So where do you find these people? Must you necessarily go “out with the old and in with the new”? With the talent pool becoming more competitive, companies should not risk removing their current employees and hiring new ones. What business leaders should be doing is upskilling their workforce. Top executives should first evaluate the skill gaps that exist among their workforce and establish priority areas. This is due to the fact that developing a successful upskilling strategy will only be possible if the organization can pinpoint the precise capabilities it needs both now and in the future.
The corporation should then ask each employee what talents they are most interested in obtaining and how they see their career developing within the business. Making employee development plans is the greatest approach to collect this data. CEOs must make sure that the professional objectives of their staff complement those of the business. Plans for employee development will help executives understand a worker’s expectations for their professional future. Executives can then assign the appropriate staff to the appropriate training resources. Also, the company will be able to provide their staff with greater feedback and empower them to develop career goals that have a better likelihood of success inside the corporation.
Also, businesses should approach their upskilling initiatives from a collaborative, win-win perspective. With this strategy, businesses should give their staff members enough time to learn during working hours. Employees can completely commit to upskilling and advancing their abilities without significantly compromising their own time by setting aside time for learning. To make upskilling for employees simpler and more enjoyable, organizations should use mobile learning strategies in addition to dedicating time for it. Upskilling will directly benefit the company once a worker has mastered and is using a profitable talent.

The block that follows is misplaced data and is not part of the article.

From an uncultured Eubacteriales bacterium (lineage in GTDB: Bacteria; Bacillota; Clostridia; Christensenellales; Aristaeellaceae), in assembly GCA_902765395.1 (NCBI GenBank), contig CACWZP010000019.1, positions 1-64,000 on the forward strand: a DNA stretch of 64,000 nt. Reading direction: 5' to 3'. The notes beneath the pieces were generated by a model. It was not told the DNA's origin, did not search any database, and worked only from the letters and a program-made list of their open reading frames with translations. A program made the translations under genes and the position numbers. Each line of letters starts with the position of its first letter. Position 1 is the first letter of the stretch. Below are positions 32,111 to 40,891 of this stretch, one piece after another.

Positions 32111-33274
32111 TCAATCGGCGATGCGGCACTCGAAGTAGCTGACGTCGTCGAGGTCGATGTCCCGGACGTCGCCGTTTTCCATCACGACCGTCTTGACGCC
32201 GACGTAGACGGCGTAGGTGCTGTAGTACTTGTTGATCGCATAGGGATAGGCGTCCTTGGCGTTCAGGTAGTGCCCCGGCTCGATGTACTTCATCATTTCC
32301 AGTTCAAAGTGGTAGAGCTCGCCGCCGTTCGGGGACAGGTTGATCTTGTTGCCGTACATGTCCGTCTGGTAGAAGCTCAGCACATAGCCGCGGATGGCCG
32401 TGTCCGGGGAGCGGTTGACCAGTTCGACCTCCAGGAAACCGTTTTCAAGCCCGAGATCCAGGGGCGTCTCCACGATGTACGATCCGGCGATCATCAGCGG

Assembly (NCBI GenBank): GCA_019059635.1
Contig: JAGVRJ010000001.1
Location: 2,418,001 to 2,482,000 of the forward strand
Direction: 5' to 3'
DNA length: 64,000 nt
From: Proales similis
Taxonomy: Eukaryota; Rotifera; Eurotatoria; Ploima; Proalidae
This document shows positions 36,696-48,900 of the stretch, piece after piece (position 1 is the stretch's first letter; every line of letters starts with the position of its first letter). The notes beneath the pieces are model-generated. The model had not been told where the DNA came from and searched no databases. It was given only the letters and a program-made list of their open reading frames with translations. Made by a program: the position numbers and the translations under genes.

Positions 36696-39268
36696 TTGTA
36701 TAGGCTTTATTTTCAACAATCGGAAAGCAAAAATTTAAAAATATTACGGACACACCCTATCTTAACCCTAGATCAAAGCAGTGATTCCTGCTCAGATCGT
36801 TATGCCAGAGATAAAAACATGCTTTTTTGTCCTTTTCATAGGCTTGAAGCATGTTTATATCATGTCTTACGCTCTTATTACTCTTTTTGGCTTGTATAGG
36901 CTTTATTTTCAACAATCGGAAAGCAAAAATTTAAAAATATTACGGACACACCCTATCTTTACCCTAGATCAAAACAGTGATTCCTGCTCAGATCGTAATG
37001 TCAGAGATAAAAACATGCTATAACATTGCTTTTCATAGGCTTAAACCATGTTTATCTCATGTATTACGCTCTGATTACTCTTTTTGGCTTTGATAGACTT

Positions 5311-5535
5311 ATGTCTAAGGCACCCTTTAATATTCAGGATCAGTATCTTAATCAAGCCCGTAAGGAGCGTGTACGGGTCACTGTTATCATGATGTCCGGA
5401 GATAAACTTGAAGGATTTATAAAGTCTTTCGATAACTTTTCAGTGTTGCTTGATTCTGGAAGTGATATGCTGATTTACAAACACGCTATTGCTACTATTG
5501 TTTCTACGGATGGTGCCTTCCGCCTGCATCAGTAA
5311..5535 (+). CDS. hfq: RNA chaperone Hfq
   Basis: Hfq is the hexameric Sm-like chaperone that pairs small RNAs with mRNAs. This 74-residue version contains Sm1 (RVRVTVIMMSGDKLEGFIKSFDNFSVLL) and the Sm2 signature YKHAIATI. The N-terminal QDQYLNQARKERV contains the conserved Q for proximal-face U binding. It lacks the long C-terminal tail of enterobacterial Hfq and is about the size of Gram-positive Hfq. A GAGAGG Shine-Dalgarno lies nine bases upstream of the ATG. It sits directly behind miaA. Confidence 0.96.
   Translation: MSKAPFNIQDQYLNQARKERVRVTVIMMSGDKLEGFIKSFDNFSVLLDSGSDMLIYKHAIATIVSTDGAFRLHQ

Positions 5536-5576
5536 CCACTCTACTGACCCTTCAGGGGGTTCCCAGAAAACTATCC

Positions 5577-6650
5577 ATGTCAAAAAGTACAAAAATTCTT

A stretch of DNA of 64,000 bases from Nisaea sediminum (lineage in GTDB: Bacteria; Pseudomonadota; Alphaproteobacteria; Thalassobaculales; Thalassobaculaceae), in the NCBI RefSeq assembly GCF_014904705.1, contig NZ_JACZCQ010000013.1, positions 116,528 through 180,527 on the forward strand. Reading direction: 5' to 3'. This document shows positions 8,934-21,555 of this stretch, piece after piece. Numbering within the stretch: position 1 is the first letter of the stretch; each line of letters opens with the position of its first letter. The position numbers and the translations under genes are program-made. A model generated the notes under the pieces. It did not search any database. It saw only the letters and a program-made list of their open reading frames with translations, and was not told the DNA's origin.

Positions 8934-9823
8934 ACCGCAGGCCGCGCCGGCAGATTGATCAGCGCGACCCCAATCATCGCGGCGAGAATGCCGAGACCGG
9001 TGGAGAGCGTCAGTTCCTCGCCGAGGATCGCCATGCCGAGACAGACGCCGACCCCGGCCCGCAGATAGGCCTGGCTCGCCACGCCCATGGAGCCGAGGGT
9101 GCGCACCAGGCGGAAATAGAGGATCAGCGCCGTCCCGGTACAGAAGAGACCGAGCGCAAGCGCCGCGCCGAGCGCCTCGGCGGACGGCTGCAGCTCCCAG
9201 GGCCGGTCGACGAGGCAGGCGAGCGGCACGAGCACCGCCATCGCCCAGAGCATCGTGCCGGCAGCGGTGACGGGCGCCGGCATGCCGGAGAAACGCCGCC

The abilities obtained by one team member who participates in a company-sponsored upskilling program should be advantageous to the whole team. Setting up a post-training engagement where the trained person shares their newfound knowledge with the rest of the group is therefore a fantastic idea. A post-training program creates a clear channel for knowledge transfer within the firm, ensuring that businesses achieve a solid long-term return on investment. Businesses will gain from the investment in upskilling even if the trained employee receives better job offers and departs from your organization in this way. A post-training program also aids newly trained employees in comprehending the skills they have learned.
In this new era of humans and machines, talent shortages and the demand for technical talents that are in short supply are serious problems. If companies want to expand on the basis of AI and analytics technologies in the future, they may need to develop new ways to source and improve the capabilities of their current workforce due to the predicted expansion of job openings outpacing the availability of competent individuals.